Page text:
6. Chapter 2 Hauling Logs and Ice Fall, 1944 – (October, 2010) There were many experiences to be had for a young boy growing up in a wilderness camp – travelling with the truckers while hauling logs or ice was just one of the many. Danger was always close at hand as experienced by cousins Harold and Bob (McNeill). To learn more about those experience go to: (Link to Hauling Logs and Ice)

5. Chapter 1 – The Logging Camp Winter 1944 – (August, 2010) Having made the final break farm life in Saskatchewan, Dave and Laura along with their two children, seized the opportunity to go logging in a remote are of North East Alberta. At the Martineaur River Camp, Dave worked in the bush with his horses while Laura began cooking full time. Join the beginning of Part 2 of the McNeill family adventures at:  (Link to Martineau River Logging Camp)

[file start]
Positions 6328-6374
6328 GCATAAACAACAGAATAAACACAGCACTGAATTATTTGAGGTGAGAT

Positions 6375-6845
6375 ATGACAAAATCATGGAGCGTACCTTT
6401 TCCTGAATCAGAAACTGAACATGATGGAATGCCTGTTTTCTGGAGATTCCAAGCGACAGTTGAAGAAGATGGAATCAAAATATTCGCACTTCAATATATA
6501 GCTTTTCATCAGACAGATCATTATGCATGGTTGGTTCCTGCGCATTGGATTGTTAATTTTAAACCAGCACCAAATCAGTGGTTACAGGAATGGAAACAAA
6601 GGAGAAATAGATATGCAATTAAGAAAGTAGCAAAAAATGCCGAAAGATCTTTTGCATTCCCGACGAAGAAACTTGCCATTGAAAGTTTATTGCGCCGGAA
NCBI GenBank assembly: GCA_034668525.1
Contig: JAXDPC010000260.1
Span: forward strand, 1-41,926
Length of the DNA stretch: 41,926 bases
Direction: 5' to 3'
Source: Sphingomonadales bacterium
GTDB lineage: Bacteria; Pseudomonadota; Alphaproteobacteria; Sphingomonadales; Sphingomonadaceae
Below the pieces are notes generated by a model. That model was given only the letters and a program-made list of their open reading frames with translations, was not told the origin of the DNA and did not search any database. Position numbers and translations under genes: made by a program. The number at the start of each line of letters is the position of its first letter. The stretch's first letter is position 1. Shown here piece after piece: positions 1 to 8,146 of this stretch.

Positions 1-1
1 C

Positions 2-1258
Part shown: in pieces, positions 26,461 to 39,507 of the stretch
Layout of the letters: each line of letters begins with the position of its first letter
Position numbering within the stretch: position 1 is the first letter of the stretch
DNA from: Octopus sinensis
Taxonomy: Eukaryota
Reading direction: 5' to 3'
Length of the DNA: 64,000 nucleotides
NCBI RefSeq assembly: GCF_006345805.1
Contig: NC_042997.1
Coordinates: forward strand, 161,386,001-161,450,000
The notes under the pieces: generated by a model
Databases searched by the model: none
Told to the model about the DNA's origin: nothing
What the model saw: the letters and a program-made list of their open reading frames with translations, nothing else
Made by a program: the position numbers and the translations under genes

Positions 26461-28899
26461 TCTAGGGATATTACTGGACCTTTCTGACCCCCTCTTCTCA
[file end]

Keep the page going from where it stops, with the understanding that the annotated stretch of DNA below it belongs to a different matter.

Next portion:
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Part I: The Early Years in Birch Lake, Saskatchewan

Collage Start

4.  Chapter 4 – The Fire Tower  Spring 1944 – (March, 2010) “Boy’s will be boy’s” as the saying goes and the three year old son of Dave and Laura McNeill was a typical little boy. With the family now living at a remote fire watch outpost east of Meadow Lake, Saskatchewan, Harold was given a good deal of freedom to roam about. This freedom, however, occasionally landed him in hot water. Find out more about this particular bit of boyhood mischief in the final story of Part 1: Fire Tower